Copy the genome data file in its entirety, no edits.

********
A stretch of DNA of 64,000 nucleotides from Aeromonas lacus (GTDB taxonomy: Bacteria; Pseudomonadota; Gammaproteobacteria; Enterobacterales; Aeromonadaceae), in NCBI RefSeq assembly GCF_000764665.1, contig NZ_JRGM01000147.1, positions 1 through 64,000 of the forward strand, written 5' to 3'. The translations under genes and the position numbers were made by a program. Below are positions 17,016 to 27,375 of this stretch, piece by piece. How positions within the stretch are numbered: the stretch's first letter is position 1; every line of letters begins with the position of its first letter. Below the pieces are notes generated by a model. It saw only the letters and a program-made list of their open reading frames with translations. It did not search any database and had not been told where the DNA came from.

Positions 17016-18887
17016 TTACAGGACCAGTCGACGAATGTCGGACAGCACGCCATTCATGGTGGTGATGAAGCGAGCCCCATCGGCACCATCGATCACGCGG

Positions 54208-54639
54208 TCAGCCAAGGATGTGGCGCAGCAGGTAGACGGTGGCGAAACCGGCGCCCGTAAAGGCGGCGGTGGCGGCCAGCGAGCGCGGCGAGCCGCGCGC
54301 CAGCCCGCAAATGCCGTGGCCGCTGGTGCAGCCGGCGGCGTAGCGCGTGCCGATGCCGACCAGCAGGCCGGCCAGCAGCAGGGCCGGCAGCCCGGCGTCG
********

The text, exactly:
A stretch of DNA of 64,000 nucleotides from Aeromonas lacus (GTDB taxonomy: Bacteria; Pseudomonadota; Gammaproteobacteria; Enterobacterales; Aeromonadaceae), in NCBI RefSeq assembly GCF_000764665.1, contig NZ_JRGM01000147.1, positions 1 through 64,000 of the forward strand, written 5' to 3'. The translations under genes and the position numbers were made by a program. Below are positions 17,016 to 27,375 of this stretch, piece by piece. How positions within the stretch are numbered: the stretch's first letter is position 1; every line of letters begins with the position of its first letter. Below the pieces are notes generated by a model. It saw only the letters and a program-made list of their open reading frames with translations. It did not search any database and had not been told where the DNA came from.

Positions 17016-18887
17016 TTACAGGACCAGTCGACGAATGTCGGACAGCACGCCATTCATGGTGGTGATGAAGCGAGCCCCATCGGCACCATCGATCACGCGG

Positions 54208-54639
54208 TCAGCCAAGGATGTGGCGCAGCAGGTAGACGGTGGCGAAACCGGCGCCCGTAAAGGCGGCGGTGGCGGCCAGCGAGCGCGGCGAGCCGCGCGC
54301 CAGCCCGCAAATGCCGTGGCCGCTGGTGCAGCCGGCGGCGTAGCGCGTGCCGATGCCGACCAGCAGGCCGGCCAGCAGCAGGGCCGGCAGCCCGGCGTCG